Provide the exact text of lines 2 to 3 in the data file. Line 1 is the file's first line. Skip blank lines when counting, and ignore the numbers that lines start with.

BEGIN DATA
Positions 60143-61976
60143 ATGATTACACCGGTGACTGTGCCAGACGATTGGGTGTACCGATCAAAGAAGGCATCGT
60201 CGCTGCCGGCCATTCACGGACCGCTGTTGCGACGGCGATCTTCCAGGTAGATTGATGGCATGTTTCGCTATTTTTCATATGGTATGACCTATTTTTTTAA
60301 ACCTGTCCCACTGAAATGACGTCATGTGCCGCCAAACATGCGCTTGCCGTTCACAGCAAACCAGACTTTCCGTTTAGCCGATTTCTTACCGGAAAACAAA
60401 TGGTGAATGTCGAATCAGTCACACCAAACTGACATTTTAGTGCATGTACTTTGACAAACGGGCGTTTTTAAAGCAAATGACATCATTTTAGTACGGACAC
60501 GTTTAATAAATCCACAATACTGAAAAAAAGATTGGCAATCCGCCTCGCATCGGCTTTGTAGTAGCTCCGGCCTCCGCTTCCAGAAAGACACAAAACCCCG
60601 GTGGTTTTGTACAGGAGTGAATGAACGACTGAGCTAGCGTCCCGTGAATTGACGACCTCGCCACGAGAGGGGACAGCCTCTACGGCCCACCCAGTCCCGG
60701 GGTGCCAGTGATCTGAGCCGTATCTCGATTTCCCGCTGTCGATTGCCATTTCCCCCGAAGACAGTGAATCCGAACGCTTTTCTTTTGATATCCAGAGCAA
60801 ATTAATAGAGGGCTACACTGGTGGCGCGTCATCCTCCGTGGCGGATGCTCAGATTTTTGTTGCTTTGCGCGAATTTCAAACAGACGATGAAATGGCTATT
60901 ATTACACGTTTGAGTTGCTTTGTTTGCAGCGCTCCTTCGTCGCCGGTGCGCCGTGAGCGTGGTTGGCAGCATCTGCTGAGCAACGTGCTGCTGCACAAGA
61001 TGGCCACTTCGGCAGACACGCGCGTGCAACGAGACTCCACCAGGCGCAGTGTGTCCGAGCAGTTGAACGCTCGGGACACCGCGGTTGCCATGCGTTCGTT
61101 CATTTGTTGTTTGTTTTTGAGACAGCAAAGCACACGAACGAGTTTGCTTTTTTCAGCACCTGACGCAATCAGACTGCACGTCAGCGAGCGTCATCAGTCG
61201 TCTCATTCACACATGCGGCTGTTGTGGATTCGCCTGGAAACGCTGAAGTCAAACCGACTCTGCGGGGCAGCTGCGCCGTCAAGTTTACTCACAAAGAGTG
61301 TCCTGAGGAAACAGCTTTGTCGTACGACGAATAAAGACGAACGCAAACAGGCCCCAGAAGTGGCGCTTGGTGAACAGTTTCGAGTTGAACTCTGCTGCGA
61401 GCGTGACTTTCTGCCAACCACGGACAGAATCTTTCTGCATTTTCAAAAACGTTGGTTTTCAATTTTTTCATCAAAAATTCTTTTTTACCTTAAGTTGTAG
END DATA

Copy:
60143 ATGATTACACCGGTGACTGTGCCAGACGATTGGGTGTACCGATCAAAGAAGGCATCGT
60201 CGCTGCCGGCCATTCACGGACCGCTGTTGCGACGGCGATCTTCCAGGTAGATTGATGGCATGTTTCGCTATTTTTCATATGGTATGACCTATTTTTTTAA